On May 15, 2006, at 1:54 PM, Justin Collins wrote:

> Francis Cianfrocca wrote:
>> Well, I have a somewhat different theory. Because remember five to  
>> ten
>> years ago, when all the young people were coming out having learned
>> Scheme and nothing else, so they were useless? I think someone told
>> the professors they need to train people for the real world, but they
>> responded by picking Java as the default choice. Seems like it would
>> be nice to find a happy medium between solid training in CS
>> fundamentals and practical knowledge. The Java training they're
>> getting now seems to be little more than recipes.
>>
> This is exactly correct. A lot of CS programs (my own included) are  
> struggling with a balance between marketable skills (ugh) and a  
> solid theoretical base. My school is currently considering  
> switching from C++ to Java for intro CS classes. I was lucky enough  
> to have classes with both C++ and Java, as well as a programming  
> languages class that used Scheme. Most of the CS students younger  
> than myself will be lucky if they are exposed to Python.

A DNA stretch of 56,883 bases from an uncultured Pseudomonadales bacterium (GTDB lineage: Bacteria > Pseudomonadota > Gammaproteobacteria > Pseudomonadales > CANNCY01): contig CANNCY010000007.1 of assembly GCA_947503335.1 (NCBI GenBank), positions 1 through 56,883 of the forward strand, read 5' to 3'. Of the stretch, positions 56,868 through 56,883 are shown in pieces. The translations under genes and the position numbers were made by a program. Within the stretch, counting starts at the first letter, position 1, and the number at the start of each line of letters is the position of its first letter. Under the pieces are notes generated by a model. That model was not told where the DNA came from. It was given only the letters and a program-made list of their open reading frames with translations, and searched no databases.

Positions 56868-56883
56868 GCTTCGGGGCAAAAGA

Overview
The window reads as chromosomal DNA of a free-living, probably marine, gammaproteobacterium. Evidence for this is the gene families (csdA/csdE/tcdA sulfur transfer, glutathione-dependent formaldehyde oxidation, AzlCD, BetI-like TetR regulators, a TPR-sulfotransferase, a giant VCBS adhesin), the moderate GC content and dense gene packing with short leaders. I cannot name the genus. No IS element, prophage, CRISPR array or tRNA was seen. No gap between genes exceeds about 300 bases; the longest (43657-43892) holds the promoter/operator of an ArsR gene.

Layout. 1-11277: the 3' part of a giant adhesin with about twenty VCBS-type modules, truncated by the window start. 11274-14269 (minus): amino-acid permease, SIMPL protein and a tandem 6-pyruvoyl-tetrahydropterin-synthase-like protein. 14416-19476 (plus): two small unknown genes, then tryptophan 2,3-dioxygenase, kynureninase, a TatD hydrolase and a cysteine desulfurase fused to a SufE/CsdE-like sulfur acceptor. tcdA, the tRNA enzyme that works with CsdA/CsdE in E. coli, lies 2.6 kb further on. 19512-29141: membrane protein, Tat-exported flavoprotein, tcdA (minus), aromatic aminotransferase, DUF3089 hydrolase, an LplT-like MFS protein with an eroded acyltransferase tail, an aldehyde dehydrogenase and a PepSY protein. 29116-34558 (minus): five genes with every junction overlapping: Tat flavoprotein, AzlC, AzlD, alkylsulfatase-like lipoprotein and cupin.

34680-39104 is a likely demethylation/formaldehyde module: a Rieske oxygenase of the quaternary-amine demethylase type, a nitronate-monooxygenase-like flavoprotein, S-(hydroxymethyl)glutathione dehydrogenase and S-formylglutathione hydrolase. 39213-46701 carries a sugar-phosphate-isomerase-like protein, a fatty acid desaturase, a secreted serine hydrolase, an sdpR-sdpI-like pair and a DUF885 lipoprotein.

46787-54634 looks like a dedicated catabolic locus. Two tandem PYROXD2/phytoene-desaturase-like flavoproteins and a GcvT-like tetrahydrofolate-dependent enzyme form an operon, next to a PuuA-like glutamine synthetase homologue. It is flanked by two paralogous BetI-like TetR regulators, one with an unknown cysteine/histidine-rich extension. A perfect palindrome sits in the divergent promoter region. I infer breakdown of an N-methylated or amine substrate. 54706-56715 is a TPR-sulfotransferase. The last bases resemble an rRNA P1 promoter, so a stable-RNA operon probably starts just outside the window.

>
> I think the main problem is that some students just want to learn  
> to be software engineers, others want to be computer scientists.  
> The best proposal I've heard so far is to split the CS program into  
> the two, one track for the practical side and the other for  
> theoretical. Of course, there would be quite a bit of overlap.
>
> In my opinion, it should be straight computer science, drop the  
> software engineering or make it a different major :) Too bad the  
> department is heading in the direct opposite direction.

Which half of the split would you say that learning how to implement  
an AVL tree falls under?

-- Elliot Temple
http://www.curi.us/blog/